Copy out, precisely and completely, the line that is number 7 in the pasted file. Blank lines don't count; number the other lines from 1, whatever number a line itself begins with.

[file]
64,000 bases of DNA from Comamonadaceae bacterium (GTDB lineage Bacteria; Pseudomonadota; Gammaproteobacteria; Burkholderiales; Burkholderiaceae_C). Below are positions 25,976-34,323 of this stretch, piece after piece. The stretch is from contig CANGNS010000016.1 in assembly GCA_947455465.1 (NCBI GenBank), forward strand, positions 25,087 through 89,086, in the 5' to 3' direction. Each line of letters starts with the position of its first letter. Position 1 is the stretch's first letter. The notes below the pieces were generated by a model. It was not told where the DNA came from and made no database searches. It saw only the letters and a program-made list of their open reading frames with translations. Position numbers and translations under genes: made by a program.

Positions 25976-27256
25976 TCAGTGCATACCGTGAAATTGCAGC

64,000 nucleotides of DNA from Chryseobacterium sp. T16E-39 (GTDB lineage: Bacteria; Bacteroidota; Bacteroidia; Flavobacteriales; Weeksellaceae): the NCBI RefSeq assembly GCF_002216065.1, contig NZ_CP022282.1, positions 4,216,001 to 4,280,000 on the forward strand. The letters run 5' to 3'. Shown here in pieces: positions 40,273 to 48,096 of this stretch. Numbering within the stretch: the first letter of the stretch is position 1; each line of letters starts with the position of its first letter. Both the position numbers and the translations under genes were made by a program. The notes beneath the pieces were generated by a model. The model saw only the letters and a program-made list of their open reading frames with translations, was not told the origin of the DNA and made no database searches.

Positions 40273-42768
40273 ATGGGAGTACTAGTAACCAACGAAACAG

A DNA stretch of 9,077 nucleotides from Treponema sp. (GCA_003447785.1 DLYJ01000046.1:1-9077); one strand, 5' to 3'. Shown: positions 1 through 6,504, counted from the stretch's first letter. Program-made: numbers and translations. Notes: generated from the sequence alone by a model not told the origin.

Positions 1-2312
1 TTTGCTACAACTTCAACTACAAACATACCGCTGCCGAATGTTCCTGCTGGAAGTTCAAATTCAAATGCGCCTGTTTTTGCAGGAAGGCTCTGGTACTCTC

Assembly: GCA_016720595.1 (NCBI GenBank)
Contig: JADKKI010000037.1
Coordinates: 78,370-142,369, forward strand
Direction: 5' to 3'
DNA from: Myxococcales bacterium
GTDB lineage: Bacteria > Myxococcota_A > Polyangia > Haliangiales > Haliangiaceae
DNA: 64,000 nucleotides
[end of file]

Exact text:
A DNA stretch of 9,077 nucleotides from Treponema sp. (GCA_003447785.1 DLYJ01000046.1:1-9077); one strand, 5' to 3'. Shown: positions 1 through 6,504, counted from the stretch's first letter. Program-made: numbers and translations. Notes: generated from the sequence alone by a model not told the origin.